Many iconic rock stars rise from the grave to spit philosophical truths and knowledge, constructed as miniature prologues of a chaptered story, intertwined with a relatively unknown cast beginning with headlining leading lady Maddisyn Carter as the toiled Lilly seeking refuge in any drug or sexual partner her beautiful disaster can ensnare in a world of deaf tone destruction. Her character is intended to be refracted by the introduction of the 27 Club research journalist, Jason (“Mutants'” Derrick Denicola), who just happens to be around when another musician kicks the proverbial bucket, but Carter maunders through the relationship with Jason and unable to materialize compassion, losing any slither of internal conflict Lilly may possess. Todd Rundgren, Cleopatra recording artist and a member of the progressive rock band, Utopia, headlines polar opposite of Carter on the cover of the home media release only and not as a chief player in this possession plot. The role downsizes his long legacy in the music biz and though a small role and acting isn’t Rundgren’s first love, the rocker tops as being one of the film’s better moments as a record store wise-guy patron doing the right thing and a creepy video-chatty music professor. “The 27 Club” tortures the cast of remaining souls with Adam Celantano, Kali Cook (“Victor Crowley”), Zack Kozlow (“Devil’s Domain”), Mr. Chromeskull himself Nick Principe (“Laid to Rest” and “Chromeskull: Laid to Rest 2”), Jason Lasater (“Death Tunnel”), Zach Paul Brown, Emily Dalquist, Eugene Henderson, wrestling superstar John Hinnigan, Gogo Lomo-David, Tasha Tacosa (“Halloween Pussy Trap Kill Kill”), and, my personal favorite, Killjoy’s Victoria de Mare!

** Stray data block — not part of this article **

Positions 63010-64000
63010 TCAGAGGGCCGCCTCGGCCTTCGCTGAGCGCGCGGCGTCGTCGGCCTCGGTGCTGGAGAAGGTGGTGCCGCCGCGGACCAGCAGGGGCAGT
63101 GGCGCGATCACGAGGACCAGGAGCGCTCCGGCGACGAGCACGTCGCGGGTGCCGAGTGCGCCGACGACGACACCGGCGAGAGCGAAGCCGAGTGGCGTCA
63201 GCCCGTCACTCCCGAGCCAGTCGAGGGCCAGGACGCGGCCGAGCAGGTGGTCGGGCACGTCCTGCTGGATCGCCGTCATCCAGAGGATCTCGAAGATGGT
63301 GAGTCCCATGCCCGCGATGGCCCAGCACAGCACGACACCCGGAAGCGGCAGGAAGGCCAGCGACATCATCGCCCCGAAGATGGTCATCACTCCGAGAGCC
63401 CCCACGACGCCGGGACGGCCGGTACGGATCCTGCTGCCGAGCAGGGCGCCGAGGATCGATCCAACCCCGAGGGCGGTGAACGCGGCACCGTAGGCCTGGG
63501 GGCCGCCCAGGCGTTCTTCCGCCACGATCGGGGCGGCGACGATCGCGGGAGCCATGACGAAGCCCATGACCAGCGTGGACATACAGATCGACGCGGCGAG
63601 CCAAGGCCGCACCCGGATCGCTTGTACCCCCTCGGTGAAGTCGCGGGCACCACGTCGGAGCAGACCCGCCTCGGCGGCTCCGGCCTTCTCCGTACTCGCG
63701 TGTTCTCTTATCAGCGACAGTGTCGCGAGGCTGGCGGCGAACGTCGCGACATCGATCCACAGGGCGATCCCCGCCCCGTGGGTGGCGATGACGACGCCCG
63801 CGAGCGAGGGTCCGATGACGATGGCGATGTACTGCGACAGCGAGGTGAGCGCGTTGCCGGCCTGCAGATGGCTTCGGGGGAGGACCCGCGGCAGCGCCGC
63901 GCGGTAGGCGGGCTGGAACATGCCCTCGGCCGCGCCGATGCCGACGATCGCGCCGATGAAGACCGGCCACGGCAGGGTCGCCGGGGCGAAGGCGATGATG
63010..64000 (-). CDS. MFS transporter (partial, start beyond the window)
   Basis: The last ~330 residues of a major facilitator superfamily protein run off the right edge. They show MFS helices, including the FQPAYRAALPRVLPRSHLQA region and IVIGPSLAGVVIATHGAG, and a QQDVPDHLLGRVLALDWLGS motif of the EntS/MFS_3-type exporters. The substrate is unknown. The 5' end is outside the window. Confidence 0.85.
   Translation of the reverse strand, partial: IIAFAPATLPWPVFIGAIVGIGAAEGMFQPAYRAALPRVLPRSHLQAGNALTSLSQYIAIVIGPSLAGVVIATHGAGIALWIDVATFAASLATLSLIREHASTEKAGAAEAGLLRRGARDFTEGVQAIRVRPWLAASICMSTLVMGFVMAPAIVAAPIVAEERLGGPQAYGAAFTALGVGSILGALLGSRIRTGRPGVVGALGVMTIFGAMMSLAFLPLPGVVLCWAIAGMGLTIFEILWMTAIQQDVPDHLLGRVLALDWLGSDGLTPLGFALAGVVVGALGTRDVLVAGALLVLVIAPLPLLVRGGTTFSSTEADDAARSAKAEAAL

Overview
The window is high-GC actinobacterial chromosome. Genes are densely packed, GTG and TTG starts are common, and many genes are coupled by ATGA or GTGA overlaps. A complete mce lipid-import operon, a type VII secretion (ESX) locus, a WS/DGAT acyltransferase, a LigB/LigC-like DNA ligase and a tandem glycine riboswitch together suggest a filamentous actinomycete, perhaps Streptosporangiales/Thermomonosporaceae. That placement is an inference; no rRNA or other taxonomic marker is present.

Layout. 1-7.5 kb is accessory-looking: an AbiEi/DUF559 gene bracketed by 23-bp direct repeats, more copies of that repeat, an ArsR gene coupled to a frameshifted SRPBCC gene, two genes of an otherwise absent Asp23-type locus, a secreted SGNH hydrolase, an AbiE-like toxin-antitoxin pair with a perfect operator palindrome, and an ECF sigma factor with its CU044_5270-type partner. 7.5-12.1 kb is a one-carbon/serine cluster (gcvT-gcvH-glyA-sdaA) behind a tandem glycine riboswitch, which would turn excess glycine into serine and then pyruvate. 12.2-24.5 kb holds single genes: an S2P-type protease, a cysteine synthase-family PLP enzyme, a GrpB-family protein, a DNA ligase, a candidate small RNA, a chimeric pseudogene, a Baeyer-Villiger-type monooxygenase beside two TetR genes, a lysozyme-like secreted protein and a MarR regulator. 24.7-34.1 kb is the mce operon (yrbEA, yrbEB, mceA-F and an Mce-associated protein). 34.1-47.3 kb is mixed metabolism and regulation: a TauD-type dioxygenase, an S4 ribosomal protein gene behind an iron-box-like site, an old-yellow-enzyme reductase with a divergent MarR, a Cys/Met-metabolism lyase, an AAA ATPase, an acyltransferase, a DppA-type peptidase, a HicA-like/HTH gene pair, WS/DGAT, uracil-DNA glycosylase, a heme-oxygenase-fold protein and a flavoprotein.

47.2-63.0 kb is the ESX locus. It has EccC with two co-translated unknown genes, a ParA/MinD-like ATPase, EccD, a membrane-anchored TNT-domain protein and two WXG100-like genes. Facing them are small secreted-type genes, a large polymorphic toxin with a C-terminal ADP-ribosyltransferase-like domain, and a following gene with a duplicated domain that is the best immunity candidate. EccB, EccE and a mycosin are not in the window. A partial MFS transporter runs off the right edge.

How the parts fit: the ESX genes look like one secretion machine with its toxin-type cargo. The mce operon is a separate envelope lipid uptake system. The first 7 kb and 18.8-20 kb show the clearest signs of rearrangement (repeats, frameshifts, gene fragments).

Novel backstory might be one thing, but a comprehensively sound one is another and while “The 21 Club” begins like a John Carpenter cask of embolism-depth imagination and beguiling, if not apocalyptic hinting, descent into oblivion, Fogarty’s film collapses when Lilly and Jason seek out a couple of drug dealers to understand the book’s portentous contents. Conveniency and rushed theatrics push a scene-to-scene overhaul that forgets to breathe and come up for air, losing that dramatic, dire consequence associated with a thriller. No consequences steep the pot to forge a luxury of sympathy or any type of relation toward the characters. Jason and Lilly’s dynamic was hot and cold at best and why Lilly kept Jason around after learning of his possession of the book is a complete mystery. The exposition isn’t conveyed properly in this instance and their coupling wipes on a thin wave toward the finale. There’s also the common motif of a sex tape – Jason records his and Lilly’s sexual encounter after a night of clubbing and Lilly’s record producer explicitly states if there’s a sex tape out there that might risk damaging her career – and then that information goes dark, nothing but crickets to line an explanation to why her sex tape would be important to the story. If a stipulation of her fame agreement with the reaper was to not lie or become involved scandalously entangled, the sex tape would be the perfect real world-relating catalyst that fully encompasses the fame-to-fallen storyline.